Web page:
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Awakening Children's MindsHow Parents and Teachers Can Make a Difference$
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Laura E. Berk

Print publication date: 2001

Print ISBN-13: 9780195124859

Published to Oxford Scholarship Online: November 2020

DOI: 10.1093/oso/9780195124859.001.0001

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PRINTED FROM OXFORD SCHOLARSHIP ONLINE (oxford.universitypressscholarship.com). (c) Copyright Oxford University Press, 2021. All Rights Reserved. An individual user may print out a PDF of a single chapter of a monograph in OSO for personal use. date: 03 December 2021

Learning Through Make-Believe Play

Learning Through Make-Believe Play

(p.107) Four Learning Through Make-Believe Play
Awakening Children's Minds

Laura E. Berk

Oxford University Press

Two days a week, Kevin leaves his office 45 minutes early to take charge of his 2-year-old daughter, Sophie, while her mother, a university professor, teaches a late class. One balmy spring afternoon, Kevin retrieved Sophie at her child-care center and drove the 15-minute route home. Invited to look in on Sophie’s play, I met the pair at the front door and nestled into a rocking chair from which to observe unobtrusively. After downing the last bite of her snack, Sophie grabbed Kevin’s hand and led him across the family room to a rug lined on two sides by shelves filled with books, stuffed animals, and other play props. Sophie moved a toy horse and cow inside a small, enclosed fence that she and Kevin had put together the day before. Then she turned the animals on their sides and moved them toward each other. “Why are horse and cow lying down?” Kevin asked. “’Cause they’re tired,” Sophie answered, pushing the two animals closer together. “Oh, yes,” Kevin affirmed. Then, building on Sophie’s theme, he placed a teddy bear on another part of the rug and offered, “I think Ted’s tired, too. I’m going to start a bed over here for some other animals.” Sophie turned toward the teddy bear, lifted his paw, and exclaimed, “She wants a lollipop to hold in her hand!” “A lollipop in her hand? We haven’t got any lollipops, have we?” answered Kevin. “Laura has!” declared Sophie, glancing at me. “Has Laura got a lollipop?” Kevin queried. “Yes! She’s got all of those, and a swing and a table, too!” Sophie remarked, referring to my chair, which rocked back and forth next to an end table. “Maybe this could be a make-believe lollipop,” suggested Kevin, placing a round piece on the end of a long TinkerToy stick and handing the structure to Sophie “That’s a lollipop,” agreed Sophie, placing it in the paw of the teddy bear. “Can she suck that while she’s going off to sleep?” asked Kevin. “Do you think that’s what she wants?” “It’s a pacifier,” explained Sophie, renaming the object.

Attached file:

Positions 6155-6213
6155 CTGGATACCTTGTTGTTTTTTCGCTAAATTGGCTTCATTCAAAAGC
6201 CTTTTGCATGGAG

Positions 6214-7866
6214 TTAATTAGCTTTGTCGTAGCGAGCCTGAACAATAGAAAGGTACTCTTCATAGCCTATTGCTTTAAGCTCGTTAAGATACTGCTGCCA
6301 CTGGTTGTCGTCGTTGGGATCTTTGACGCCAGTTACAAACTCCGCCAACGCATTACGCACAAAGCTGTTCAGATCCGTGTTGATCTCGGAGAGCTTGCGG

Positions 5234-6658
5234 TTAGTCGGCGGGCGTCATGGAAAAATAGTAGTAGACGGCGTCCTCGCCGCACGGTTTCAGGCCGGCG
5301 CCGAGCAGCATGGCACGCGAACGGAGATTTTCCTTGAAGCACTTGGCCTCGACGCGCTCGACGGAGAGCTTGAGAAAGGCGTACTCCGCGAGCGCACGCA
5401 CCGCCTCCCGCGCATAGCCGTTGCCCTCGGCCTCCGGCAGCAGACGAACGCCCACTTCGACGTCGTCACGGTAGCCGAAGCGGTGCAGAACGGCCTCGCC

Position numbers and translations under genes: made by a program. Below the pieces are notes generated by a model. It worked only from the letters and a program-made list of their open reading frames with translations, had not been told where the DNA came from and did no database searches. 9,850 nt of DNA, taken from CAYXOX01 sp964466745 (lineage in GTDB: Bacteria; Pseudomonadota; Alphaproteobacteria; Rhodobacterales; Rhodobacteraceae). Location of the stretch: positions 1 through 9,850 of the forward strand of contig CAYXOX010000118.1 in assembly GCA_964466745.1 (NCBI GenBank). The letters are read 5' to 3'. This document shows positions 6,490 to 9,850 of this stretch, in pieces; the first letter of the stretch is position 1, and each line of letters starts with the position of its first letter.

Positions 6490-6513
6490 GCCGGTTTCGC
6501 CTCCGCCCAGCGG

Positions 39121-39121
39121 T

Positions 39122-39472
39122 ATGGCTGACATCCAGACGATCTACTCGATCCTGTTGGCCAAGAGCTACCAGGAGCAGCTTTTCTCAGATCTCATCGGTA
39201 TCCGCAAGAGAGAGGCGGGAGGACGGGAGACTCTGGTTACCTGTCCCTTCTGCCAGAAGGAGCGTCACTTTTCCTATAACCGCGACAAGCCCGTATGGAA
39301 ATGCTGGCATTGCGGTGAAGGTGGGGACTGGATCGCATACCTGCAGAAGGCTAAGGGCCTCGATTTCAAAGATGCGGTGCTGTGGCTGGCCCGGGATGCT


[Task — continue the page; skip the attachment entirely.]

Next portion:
Keywords:   Authoritative parenting, Conflicts, Delayed gratification, Intersubjectivity, Make-believe play, Montessori schools, Sharing, Toys, Video games

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